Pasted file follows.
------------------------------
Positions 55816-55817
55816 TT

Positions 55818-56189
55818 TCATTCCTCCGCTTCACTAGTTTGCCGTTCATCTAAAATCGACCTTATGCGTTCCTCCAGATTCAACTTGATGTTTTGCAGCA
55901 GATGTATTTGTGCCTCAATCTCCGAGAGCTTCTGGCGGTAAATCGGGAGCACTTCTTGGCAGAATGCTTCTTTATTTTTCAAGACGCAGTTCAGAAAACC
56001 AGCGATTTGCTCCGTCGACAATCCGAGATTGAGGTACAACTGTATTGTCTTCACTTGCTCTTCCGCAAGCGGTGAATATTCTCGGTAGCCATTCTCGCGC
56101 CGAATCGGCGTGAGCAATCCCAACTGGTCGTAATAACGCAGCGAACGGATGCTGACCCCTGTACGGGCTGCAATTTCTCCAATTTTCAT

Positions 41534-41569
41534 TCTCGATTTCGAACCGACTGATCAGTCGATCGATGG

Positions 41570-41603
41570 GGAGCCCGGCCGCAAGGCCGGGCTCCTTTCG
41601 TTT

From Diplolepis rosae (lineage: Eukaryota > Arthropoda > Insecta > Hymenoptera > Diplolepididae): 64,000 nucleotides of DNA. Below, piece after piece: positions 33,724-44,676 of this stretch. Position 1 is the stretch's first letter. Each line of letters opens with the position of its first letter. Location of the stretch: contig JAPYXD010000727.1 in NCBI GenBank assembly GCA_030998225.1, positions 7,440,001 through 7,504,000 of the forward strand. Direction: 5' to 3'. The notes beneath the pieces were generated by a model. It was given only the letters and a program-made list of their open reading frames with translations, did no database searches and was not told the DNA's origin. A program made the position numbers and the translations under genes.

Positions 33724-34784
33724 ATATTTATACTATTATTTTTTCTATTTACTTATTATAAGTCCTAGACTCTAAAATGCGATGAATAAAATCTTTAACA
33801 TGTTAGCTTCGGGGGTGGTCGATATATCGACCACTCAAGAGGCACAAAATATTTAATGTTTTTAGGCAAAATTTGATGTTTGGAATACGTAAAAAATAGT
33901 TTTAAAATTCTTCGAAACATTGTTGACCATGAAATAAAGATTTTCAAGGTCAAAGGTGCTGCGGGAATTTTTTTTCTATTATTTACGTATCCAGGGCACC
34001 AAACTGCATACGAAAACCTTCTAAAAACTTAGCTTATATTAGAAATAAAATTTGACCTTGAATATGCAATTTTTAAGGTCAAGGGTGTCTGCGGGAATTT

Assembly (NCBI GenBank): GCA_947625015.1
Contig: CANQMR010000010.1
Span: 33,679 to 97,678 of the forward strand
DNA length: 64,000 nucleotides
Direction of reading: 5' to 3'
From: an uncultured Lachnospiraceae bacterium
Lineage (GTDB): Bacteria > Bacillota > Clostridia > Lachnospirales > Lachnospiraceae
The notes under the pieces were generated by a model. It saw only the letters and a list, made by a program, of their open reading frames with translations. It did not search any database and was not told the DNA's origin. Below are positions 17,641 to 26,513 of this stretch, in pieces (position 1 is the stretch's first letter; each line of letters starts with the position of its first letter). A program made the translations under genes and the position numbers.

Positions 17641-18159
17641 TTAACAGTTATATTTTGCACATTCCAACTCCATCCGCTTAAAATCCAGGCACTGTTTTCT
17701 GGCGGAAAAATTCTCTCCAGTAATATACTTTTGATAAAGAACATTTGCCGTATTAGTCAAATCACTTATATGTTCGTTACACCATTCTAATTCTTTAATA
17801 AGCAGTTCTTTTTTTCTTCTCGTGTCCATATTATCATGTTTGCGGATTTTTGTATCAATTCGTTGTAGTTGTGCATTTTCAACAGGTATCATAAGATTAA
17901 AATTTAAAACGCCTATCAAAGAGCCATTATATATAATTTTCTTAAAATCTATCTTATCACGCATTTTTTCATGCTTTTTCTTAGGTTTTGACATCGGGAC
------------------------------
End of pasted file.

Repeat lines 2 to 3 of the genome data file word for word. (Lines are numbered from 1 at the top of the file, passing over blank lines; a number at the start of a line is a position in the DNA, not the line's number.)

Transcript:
55816 TT

Positions 55818-56189